(n.) A hood, or cape with a hood, made of lined with gray fur, formerly worn by the clergy; - written also amess, amyss, and almuce.
(n.) A square of white linen worn at first on the head, but now about the neck and shoulders, by priests of the Roman Catholic Church while saying Mass.
1910 New Catholic Dictionary - Amice
(Latin: amictus, garment)
Short linen vestment, square or oblong in shape, worn beneath the alb to cover the shoulders of the priest while celebrating Mass. When putting it on he touches the head with it, saying: "Put on my head, O Lord, the helmet of salvation, in order to repel the assaults of the devil."
The American Church Dictionary and Cycopedia - Amice
One of the Eucharistic Vestments. (See VESTMENTS).
Camail - ) a hood worn in church services, - the Amice, or the like
Dead, Clothing of the - Thus a bishop or priest has the Amice, alb, girdle, maniple, stole, chasuble, and biretta; the deacon has his dalmatic and stole; the subdeacon his tunicle; and the cleric his surplice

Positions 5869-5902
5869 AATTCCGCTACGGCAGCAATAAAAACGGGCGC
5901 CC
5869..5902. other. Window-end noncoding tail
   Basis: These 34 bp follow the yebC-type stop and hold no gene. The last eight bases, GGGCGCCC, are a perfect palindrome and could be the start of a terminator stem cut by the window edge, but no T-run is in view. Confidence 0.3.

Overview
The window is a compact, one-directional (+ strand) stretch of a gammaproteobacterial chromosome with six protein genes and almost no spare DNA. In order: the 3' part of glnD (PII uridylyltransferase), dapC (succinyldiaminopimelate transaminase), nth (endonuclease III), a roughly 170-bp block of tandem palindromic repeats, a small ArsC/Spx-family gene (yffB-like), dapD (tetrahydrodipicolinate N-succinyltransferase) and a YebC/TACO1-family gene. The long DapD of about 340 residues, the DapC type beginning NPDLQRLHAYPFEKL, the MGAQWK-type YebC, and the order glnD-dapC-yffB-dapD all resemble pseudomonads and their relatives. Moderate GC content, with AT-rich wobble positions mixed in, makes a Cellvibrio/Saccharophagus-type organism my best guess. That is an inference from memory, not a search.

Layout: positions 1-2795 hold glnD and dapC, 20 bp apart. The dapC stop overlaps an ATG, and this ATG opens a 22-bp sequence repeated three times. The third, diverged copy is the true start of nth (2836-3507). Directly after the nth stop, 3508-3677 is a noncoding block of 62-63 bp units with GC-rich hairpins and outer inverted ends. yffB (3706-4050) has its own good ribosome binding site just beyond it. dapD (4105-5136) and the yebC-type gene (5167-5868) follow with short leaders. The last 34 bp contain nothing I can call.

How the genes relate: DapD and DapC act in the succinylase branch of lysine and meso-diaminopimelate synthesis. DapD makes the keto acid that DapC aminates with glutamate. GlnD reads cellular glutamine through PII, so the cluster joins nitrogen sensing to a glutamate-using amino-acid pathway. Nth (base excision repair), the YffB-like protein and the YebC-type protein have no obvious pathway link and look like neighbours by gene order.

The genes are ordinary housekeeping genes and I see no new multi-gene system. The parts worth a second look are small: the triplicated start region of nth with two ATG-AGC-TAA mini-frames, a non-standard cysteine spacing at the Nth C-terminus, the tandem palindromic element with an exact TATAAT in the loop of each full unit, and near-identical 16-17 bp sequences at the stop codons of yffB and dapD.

Domino - ) A kind of hood worn by the canons of a cathedral church; a sort of Amice
Eucharistic Vestments - They are as follows: the Amice, Alb, Girdle, Stole, Maniple andChasuble worn by the celebrant, and the Dalmatic and Tunicle,worn by the Deacon and sub-Deacon; each of which is described underthe heading, VESTMENTS (which see)
Vestments - ) Of the vestments thus worn in theChurch's services there are first the Eucharistic Vestments, namely:...
THE Amice, is a broad linen band richly embroidered, first placedon the head and then dropped on the shoulders as a covering for theneck and is intended to symbolize the Helmet of Salvation